The calm, speedy, and decisive way in which the succession to President Sadat is being handled in Egypt is impressive. Yet alongside this must be noted the tough official reaction to the violence of Islamic militants in the southern Egyptian city of Asyut two days after Mr. Sadat's assassination, and the unusual security measures attending the funeral of the late President at the weekend.
The upspoken nightmare of the Egyptian authorities is that Muslim extremists of the kind who were apparently responsible for the murder of Mr. Sadat could conceivably have gotten a toehold, if not a foothold, among the younger generation in the Egyptian armed forces.
The immediate question for the authorities is: Has the Takfir Wal Hijra (Repentance and Holy Flight) movement, thought responsible for killing Mr. Sadat , dangerously penetrated the military services?
The Egyptian government announced Oct. 12 that 18 Army officers had been fired as religious "fanatics." Although it has tried to minimize the threat of the Islamic militants, they clearly are more than just a handful and are hardly the "deviants" they are sometimes made out to be.
In a major crackdown in 1977, interrogation and trials revealed that Takfir Wal Hijra was "a sizable movement of between 3,000 and 5,000 active members, highly organized and . . . spread horizontally and vertically throughout Egyptian society."
Those are the words of Saad Egdin Ibrahim, professor of sociology at the American University in Cairo. They are taken from a paper he gave last November at a Middle East Studies Association meeting in Washington, D.C. In the late 1970s, Professor Ibrahim was allowed by the Egyptian authorities to interview jailed Takfir Wal Hijra members, as part of a sociological study.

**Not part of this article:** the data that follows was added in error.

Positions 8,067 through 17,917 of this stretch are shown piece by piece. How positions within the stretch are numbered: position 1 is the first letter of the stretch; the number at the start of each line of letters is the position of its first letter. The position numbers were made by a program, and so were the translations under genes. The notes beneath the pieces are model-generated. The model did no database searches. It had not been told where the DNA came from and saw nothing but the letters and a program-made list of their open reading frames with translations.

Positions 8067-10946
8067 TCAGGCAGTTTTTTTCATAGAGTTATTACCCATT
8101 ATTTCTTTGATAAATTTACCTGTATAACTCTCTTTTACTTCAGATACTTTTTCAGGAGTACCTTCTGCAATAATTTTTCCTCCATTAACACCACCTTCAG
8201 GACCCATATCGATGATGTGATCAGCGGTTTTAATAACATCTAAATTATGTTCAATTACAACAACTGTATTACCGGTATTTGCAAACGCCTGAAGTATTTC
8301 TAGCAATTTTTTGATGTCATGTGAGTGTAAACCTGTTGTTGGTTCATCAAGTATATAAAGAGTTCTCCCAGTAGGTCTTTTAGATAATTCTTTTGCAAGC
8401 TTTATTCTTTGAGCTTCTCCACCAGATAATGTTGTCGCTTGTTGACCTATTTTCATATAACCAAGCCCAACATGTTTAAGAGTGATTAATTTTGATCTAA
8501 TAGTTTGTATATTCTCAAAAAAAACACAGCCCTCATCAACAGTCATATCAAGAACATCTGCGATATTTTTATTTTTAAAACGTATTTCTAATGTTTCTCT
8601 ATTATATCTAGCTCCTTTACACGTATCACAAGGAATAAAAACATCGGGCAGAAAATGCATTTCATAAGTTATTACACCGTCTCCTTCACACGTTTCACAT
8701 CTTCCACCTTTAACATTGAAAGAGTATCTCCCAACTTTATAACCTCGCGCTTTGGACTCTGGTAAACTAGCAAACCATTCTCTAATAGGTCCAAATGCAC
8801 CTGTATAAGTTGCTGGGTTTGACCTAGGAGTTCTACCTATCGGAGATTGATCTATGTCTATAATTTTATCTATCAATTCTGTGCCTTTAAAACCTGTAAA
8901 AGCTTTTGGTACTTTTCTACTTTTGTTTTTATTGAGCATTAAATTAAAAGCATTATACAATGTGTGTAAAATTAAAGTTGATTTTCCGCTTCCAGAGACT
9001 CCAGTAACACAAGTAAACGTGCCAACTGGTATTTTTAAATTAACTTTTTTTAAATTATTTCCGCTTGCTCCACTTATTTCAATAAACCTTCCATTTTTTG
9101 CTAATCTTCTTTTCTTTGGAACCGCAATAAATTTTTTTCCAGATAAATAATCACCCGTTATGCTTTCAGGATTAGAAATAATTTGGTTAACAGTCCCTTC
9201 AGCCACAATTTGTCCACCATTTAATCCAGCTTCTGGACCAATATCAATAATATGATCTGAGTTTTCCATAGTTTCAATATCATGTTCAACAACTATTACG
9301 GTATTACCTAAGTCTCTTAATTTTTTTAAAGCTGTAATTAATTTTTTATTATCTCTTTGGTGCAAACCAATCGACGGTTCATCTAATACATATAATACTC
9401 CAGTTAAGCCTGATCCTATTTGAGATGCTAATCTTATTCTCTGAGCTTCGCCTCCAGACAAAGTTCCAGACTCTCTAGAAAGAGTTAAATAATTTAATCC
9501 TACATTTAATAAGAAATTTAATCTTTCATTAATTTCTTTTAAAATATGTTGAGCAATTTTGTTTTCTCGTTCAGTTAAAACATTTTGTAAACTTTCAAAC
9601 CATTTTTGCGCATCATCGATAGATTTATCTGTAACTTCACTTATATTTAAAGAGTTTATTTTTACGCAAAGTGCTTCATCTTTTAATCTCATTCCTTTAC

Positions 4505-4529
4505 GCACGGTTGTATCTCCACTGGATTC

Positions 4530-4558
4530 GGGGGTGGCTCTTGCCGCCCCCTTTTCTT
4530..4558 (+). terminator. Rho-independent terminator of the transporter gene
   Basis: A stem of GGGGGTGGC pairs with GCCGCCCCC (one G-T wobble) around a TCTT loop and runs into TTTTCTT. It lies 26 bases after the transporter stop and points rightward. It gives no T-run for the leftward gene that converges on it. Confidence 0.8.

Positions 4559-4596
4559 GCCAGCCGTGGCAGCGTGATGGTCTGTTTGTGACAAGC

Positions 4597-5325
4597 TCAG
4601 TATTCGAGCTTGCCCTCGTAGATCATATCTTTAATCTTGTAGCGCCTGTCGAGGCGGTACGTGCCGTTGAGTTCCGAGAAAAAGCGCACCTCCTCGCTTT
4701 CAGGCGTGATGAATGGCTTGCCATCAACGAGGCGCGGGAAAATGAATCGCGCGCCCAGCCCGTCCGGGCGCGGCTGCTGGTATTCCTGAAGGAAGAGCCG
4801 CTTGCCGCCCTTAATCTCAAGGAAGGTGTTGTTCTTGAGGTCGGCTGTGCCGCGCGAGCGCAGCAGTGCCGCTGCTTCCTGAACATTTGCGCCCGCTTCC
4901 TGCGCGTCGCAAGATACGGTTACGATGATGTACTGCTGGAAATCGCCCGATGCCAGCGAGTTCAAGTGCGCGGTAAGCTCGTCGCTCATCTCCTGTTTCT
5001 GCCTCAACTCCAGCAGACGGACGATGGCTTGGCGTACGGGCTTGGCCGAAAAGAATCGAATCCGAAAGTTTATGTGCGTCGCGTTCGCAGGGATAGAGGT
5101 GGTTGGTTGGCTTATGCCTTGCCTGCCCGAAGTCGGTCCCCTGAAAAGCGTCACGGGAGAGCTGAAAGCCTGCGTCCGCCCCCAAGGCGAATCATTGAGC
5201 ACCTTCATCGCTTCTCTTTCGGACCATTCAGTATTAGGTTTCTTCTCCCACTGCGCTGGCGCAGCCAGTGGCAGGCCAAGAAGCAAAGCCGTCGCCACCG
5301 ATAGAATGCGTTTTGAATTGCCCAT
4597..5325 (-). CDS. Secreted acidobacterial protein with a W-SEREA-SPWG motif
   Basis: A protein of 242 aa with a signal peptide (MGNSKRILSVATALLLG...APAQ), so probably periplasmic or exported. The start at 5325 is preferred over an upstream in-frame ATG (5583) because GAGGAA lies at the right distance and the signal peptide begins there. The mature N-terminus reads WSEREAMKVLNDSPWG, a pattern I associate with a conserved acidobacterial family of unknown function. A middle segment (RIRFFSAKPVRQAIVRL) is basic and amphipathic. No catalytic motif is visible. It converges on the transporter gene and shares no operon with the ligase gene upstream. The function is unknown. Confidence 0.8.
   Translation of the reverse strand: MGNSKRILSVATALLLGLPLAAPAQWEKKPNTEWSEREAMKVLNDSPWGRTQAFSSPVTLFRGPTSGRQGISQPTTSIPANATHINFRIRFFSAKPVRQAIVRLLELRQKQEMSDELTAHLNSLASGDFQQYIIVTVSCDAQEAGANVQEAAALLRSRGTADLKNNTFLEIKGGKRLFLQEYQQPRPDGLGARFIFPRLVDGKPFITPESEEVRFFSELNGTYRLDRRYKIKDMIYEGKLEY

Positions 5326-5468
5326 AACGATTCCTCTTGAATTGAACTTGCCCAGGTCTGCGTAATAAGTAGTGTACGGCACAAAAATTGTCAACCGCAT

Professor Ibrahim said, "It is sometimes assumed in social science that joiners of 'radical movements' must be somehow alienated, marginal, anomic, or posses some other abnormal condition. Most of the ones investigated would be normally considered as ideal or model young Egyptians. If they were not typical at all, it was because they were significantly above the average in their generation."
They had, he observed, "high achievement motivation, [and were] upwardly mobile, with science or engineering education and from a normally cohesive family."
In other words, they were obvious candidates -- when it came to compulsory military service -- for the NCO and junior officer jobs demanding higher education and technological aptitude.
The authorities are cautious in what they are disclosing about President Sadat's suspected assasins. But the information officially released establishes as a key figure in the murder an Army lieutenant, Khalid Ahmed Shawki Istanbuli. He is said to have borne a grudge because his brother had been arrested in Mr. Sadat's crackdown on religious extremists last month. The arrested brother is identified as a member of Takfir Wal Hijra.
The immediately ensuing violence in Asyut last week would tend to confirm Takfir Wal Hijra involvement in the assassination. Asyut was the hometown of Shukry Mustafa, founder of Takfir Wal Hijra, who was executed in March 1978 while still in his 30s. He was modern-educated in Cairo, with a BS in agricultural science, but the maintained strong ties with Asyut, and his movement has always tended to be based on kinship and regional association.